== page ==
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How is a 401k tax advantaged?

June 11th, 2013
retirement, money  [html]
People often describe 401(k) accounts as "tax advantaged", but how do they help? How much? Let's look at a single person earning $50k, saving 20% for retirement over 40 years, and then spending down their money over 25 years. How does a 401k change how much they have in retirement?

First off, imagine they don't use a retirement plan and just invest the money on their own. The 20% ($10k/year) they're saving becomes about $8k after taxes [1], and after 40 years they've saved $320k. They average a 3.5% real return, bringing the total up to $700k. The spend the money over 25 years, selling $28k of investments each year. About 73% of those investments would count as "gains" [2], and paying tax on the gains brings the $28k down to $25k. Their total savings were $400k before taxes and after tax they received $625k.

Now imagine they had instead invested in a Roth 401(k). This means that you pay taxes on the money you contribute, but you don't pay taxes on growth. They end up with the same $28k, but they don't have to pay taxes on their gains. Their total savings were $400k before taxes and after tax they received $700k.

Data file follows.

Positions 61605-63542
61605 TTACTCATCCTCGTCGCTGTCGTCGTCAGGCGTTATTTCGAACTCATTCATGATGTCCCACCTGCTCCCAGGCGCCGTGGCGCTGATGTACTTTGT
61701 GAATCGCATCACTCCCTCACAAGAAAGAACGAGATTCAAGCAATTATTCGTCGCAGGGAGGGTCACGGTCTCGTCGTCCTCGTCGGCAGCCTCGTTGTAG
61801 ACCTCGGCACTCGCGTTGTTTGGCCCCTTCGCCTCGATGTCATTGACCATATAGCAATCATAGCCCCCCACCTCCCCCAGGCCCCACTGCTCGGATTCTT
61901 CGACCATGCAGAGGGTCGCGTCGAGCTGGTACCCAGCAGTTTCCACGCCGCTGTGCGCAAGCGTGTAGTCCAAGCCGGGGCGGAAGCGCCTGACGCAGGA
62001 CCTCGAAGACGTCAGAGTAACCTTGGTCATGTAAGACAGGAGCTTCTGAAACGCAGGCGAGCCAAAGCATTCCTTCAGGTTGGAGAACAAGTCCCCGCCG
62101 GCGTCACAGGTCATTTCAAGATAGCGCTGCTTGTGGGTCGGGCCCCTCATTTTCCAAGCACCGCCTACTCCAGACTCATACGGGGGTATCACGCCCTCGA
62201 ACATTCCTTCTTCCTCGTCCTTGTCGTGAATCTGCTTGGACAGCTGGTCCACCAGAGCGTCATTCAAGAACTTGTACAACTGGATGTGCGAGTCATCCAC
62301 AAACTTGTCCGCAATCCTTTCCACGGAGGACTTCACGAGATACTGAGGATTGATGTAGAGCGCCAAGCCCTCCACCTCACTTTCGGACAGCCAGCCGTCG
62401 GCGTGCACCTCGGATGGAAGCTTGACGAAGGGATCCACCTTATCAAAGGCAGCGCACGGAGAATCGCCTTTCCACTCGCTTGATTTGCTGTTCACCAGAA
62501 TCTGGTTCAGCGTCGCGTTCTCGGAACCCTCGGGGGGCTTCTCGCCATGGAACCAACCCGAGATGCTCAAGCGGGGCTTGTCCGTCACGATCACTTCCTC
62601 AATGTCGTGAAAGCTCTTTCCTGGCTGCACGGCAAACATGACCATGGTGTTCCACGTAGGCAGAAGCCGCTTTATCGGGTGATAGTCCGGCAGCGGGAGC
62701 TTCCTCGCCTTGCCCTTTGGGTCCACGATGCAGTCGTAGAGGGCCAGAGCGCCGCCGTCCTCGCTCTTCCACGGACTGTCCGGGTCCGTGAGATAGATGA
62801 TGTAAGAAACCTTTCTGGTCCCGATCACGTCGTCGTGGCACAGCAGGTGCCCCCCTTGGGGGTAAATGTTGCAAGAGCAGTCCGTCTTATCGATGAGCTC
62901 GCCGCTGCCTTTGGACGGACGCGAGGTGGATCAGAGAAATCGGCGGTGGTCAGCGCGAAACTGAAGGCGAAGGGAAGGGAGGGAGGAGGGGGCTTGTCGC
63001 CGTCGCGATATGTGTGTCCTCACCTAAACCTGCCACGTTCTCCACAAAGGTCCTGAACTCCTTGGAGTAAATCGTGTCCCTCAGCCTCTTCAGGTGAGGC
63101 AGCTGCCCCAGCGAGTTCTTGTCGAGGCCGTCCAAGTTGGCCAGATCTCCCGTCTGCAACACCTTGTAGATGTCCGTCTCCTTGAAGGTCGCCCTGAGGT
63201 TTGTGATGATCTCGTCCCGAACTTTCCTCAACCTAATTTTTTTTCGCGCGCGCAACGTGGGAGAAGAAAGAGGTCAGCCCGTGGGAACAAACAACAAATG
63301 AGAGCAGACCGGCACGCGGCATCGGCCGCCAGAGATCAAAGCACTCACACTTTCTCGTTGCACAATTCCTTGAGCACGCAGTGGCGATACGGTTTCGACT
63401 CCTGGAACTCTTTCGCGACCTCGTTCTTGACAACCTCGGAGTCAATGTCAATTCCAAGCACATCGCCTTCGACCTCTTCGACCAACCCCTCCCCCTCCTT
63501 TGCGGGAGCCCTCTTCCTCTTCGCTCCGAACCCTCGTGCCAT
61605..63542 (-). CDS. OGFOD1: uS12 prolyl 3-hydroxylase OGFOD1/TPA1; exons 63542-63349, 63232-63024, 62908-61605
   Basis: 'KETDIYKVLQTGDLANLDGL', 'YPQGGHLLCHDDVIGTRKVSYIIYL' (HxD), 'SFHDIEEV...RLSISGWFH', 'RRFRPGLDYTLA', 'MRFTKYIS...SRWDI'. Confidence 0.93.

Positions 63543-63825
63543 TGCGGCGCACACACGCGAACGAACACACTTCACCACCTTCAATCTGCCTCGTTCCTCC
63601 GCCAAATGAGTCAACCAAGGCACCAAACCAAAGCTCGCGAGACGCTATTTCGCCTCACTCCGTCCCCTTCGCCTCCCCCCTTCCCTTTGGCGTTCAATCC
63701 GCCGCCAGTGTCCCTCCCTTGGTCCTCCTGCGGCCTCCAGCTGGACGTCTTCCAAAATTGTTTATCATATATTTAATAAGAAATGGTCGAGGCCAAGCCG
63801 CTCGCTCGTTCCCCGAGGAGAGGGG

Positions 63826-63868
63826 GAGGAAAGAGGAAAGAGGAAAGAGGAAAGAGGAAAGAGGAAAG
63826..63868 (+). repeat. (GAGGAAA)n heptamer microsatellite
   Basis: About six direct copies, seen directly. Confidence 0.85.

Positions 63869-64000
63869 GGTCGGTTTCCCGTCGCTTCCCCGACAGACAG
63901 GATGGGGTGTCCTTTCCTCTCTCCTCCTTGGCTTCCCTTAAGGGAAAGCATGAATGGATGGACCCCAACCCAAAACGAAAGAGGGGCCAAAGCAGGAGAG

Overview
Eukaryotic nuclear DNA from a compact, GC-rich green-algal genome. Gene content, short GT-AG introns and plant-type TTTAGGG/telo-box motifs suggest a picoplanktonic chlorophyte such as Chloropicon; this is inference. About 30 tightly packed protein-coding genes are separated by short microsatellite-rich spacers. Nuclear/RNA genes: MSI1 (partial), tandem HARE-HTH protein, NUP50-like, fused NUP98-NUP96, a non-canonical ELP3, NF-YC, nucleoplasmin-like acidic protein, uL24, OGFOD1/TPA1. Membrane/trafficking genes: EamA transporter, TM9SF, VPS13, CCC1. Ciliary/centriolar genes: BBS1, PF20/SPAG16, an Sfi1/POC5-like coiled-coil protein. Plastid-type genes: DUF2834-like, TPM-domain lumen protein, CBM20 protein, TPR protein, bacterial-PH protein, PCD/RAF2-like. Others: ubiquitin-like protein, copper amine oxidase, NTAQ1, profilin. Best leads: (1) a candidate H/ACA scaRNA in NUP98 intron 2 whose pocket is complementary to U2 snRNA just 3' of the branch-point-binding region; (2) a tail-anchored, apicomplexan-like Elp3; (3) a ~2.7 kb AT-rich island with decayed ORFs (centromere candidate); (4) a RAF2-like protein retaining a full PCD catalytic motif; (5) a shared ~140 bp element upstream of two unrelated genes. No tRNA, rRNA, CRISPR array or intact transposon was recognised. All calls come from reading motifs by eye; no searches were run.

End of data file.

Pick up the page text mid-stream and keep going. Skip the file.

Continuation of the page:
Finally, imagine they invest with a traditional 401(k). They don't pay taxes on the money they contribute, but they do pay taxes on the money they withdraw. They put in $10k/year pre-tax, for a total of $400k over 40 years. With investment gains this is aroun d$875k. Over 25 years they withdraw $35k/year, and their income tax would be around 15%, bringing the $35k down to $30k. Their total savings pre-tax are $400k, and the total amount the receive after tax is $744k.

(The key difference between the two 401k examples is that the marginal tax rate in the Roth case was 20% but that the tax rate when withdrawing from the traditional 401k was 15%. If both tax rates were 20% then both investments would end up at $700k after tax. There's no advantage to paying the tax sooner or later except how it affects what your tax rate is.)

This gives us:

Method ROI
Standard investment 56% ($400k becomes $625k)
Roth 401k 75% ($400k becomes $700k)
Traditional 401k 86% ($400k becomes $744k)


[1] If they earn $50k they deduct $10k for the standard deduction and one exemption, have $40k of taxable income, and pay $6k in federal tax. If they had instead only earned $40k, then after their $10k of deductions they would have had a taxable income of $30k for $4k in taxes. In earning an additional $10k they paid an additional $2k in taxes.

[2] I've been using just real returns and 2013 dollars everywhere, but to figure out how the money is taxed we need to know what happens with inflation because the 15% long term capital gains tax is on nominal growth, not real growth. If inflation were 0%, then a 3.5% real return over 40 years means that of your final balance 46% would be the initial after-tax contribution and 54% would be gains. Add an estimated 3% annual inflation, however, and 73% would be gains. (In this case after 40 years of inflation-adjusted $8k contributions they would have put in $600k (nominal) and ended up with $2.2M (nominal).)

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